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High stakes in Canada’s vast oil-sands fields

Trillions of dollars’ worth of oil are present, but the environmental costs are high, too – and growing.

In Fort McMurray, Alberta, bitumen (a viscous form of petroleum) is extracted from oil sands using steam. The largest single emitter of greenhouse gas in Canada is a joint venture in oil sands production.

George Tombs

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The relentless search for oil has led explorers to the boreal forest of northeastern Alberta, among the jack pines and black spruce trees an hour’s drive from the boom town of Fort McMurray. Kelly Hansen, operations manager at ConocoPhillips’s $1 billion Surmont oil-sands plant, holds up the prize: a beaker of sticky black “synbit,” a 50-50 blend of bitumen (a viscous, tarlike petroleum) and synthetic oil.

“The Athabasca oil sands contain the equivalent of 1.7 trillion barrels of oil,” Mr. Hansen says. “About 20 percent of that total can be produced, using current technology” – namely, surface mining and steam extraction underground. Surmont, a facility of gleaming silver-colored steam generators, process pipes, and holding tanks, is jointly owned with French oil company Total. Its initial pilot phase has ended, and the company estimates it will produce 2.5 billion barrels of oil at Surmont.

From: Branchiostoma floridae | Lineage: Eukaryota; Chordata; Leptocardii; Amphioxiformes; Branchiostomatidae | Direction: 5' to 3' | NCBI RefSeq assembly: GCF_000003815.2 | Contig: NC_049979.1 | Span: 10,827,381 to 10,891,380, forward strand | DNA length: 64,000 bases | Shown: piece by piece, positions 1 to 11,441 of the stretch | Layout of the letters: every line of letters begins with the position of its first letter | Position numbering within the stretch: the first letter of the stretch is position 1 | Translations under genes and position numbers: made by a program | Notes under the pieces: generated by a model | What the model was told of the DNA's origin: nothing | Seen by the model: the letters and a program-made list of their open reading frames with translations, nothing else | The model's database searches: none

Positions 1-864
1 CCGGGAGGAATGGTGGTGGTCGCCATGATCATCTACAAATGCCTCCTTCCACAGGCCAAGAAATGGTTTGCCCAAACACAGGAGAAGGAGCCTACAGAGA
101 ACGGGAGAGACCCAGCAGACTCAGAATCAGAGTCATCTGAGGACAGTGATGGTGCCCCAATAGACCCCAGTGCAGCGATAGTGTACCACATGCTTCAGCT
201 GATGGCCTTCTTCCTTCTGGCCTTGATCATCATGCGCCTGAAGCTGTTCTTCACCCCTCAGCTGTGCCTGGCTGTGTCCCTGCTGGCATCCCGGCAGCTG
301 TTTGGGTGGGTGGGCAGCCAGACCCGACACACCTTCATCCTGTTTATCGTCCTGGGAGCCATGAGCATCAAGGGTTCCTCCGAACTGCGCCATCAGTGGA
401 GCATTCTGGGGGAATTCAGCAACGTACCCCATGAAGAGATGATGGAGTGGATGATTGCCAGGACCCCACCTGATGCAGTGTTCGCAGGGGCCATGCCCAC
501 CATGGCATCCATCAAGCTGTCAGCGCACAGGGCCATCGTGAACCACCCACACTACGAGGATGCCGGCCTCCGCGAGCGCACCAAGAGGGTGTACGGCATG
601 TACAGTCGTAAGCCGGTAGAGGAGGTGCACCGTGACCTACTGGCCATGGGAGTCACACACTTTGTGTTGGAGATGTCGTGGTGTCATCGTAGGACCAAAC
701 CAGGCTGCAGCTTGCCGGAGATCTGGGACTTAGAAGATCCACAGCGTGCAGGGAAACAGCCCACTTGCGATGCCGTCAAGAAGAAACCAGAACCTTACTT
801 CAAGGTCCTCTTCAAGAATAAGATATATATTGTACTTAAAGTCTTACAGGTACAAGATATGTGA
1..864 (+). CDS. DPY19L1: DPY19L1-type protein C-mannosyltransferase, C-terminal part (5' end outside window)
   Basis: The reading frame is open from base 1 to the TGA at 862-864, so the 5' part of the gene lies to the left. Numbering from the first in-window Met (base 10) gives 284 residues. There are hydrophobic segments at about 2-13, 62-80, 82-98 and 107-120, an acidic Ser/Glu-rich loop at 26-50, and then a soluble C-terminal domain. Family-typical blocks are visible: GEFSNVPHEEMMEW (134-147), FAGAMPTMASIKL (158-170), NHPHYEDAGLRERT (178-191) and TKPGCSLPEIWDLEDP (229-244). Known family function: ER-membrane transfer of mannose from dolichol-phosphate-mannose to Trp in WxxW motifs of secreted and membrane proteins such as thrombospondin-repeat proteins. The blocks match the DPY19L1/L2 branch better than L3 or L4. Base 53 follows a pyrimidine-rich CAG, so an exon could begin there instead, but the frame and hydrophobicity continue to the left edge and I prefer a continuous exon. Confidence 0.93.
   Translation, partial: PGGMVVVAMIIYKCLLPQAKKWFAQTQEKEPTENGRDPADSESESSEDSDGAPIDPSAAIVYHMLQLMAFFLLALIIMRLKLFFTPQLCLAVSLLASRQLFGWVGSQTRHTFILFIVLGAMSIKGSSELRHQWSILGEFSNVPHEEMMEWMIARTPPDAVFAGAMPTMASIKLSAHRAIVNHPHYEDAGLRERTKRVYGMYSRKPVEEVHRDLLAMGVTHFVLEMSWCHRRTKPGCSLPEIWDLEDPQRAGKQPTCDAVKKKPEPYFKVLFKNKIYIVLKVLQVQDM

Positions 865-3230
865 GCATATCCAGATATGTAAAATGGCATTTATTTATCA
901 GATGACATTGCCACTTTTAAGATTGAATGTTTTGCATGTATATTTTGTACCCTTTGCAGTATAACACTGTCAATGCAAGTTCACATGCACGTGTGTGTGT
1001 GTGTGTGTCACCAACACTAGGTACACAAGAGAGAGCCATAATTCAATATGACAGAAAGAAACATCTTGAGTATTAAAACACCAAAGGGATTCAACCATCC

Thanks largely to the prodigious Atha­bas­ca oil sands, Canada ranks second only to Saudi Arabia in terms of total oil reserves. At a time of roller-coaster crude prices and concerns over the security of energy supplies, these oil-sand deposits have attracted more than $100 billion of investment from just about every major oil company in the world.


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